As the opening Rashi tells us, our sedra takes place on the eighth day of the inauguration of the Mishkan. Aharon is instructed to take several sacrifices, among them a calf and goat as sin offerings (9:2-3). What is this sin offering for, and why a calf? Rashi (9:2) tells us that the reason for the calf was in order to inform Aharon that he had been forgiven for the part he had in the sin of the golden calf. Thus, it was also a sin offering, because it pertained to the sin of the golden calf. Rashi’s source here is the Midrash Tanchuma.[1] However, the Mizrachi asks an important question on Rashi here, which is going to be the main thrust of our discussion this week. We must introduce his question via a gemarra.[2]

The Mishna in Rosh Hashanah discusses which types of horns are kosher to be a shofar for Rosh Hashanah, and cites the opinion of the Rabbanan, who hold that all horns are kosher apart from that of a cow. In its second explanation of the Rabbanan’s opinion, the gemarra uses the reasoning that ‘a prosecutor cannot become the defendant’ (‘ein kateigor na’aseh saneigor’). What this means is that an object which has been used for sin (it was a prosecutor) cannot then be used in the practice of a mitzvah (as a defendant). In the case of the gemarra, as Rashi there explains, a cow had been used for the golden calf, and so now using a cow’s horn for the mitzvah of shofar would infringe on the rule that ‘a prosecutor cannot become the defendant.’ The reason for this rule is given by the Maharal[3] in the form of a parable. A precious item was stolen from the king, and the king was rather despondent as a result. However, luckily for him, his daughter was getting married in two weeks, and the king throws a huge wedding feast for her. As expected, all the guests brought presents, but one guest decided to bring, as his present, an object which looked exactly like the stolen object. Upon seeing this present, the king’s joyful mood was quickly deflated; he was upset because he had been reminded of his treasured object which had been stolen, and the despondency returned. So too, keveyachol, does the Heavenly court not want to be reminded of any sin that Bnei Yisrael have committed, via that object of sin being used for a mitzvah.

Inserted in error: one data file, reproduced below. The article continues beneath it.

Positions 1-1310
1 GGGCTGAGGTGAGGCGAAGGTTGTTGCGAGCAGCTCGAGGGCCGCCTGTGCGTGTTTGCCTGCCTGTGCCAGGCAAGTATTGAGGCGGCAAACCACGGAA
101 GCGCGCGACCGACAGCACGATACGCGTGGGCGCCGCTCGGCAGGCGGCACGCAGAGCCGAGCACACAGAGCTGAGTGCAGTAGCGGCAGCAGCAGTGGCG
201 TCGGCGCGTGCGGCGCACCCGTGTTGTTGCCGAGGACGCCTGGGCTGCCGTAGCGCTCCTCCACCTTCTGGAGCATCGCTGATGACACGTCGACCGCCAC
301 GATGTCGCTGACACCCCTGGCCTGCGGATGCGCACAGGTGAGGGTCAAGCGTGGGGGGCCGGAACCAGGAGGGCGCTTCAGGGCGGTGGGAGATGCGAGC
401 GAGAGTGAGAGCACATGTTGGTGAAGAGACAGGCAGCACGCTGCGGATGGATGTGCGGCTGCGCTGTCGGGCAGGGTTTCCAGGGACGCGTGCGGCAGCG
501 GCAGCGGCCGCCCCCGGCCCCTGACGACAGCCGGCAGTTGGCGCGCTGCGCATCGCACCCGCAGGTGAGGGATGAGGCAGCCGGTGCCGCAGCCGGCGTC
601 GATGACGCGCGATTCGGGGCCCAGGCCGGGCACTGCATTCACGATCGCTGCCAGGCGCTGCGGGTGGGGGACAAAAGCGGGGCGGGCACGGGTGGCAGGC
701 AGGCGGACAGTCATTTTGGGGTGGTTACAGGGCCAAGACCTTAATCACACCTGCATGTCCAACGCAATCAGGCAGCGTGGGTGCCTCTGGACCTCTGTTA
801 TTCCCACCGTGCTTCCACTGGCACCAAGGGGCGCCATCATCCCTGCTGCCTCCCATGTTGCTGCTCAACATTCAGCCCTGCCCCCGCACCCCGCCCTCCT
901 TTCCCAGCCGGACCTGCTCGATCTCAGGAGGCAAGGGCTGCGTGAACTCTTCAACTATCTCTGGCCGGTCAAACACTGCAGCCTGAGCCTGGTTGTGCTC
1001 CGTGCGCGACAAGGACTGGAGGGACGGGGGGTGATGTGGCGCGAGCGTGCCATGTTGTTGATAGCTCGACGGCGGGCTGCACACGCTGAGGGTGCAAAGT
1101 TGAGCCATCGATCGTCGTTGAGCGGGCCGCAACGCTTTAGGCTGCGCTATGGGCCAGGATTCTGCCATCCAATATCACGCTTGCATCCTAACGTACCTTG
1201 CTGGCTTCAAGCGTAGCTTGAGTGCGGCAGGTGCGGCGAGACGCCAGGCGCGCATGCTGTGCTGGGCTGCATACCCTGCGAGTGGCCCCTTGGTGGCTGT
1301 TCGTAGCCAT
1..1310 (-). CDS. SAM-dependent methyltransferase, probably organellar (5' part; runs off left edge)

Taking this principle into account, the Mizrachi asks on our Rashi that according to his explanation of our pasuk, the same animal (a calf) that was used in the sin of the golden calf is now being used as a sacrifice in order to show that Aharon had been forgiven for the golden calf. Surely this violates our principle of ‘a prosecutor cannot become the defendant?’ Now I have to admit that when I first saw this question, I did not think much of it, purely because I thought that the answer was simple. The sacrifice here is not being used as an atonement for the golden calf; it is rather merely being used to inform Aharon that he has already been forgiven. Therefore, it is not really being used as ‘a defendant.’ However, this attempted answer is insufficient; apart from that fact that I am no longer sure if the logic is correct, the Midrash Tanchuma (Rashi’s source here) says clearly that this sacrifice actually caused the atonement and forgiveness itself. So we are stuck with the question of the Mizrachi, for which we shall try and present three answers. The first answer is that of the aforementioned Maharal, who makes a sweet distinction. He says that we do not always apply the rule of ‘a prosecutor cannot become the defendant.’ It depends on the relationship between the prosecutor (the sin) and the defendant (the mitzvah) in question. If, as in the gemarra’s case, the mitzvah is nothing to do with the sin [shofar is not connected to the sin of the golden calf], then we should not try to dilute the effectiveness of our mitzvah by unnecessarily bringing in an aspect of previous sins.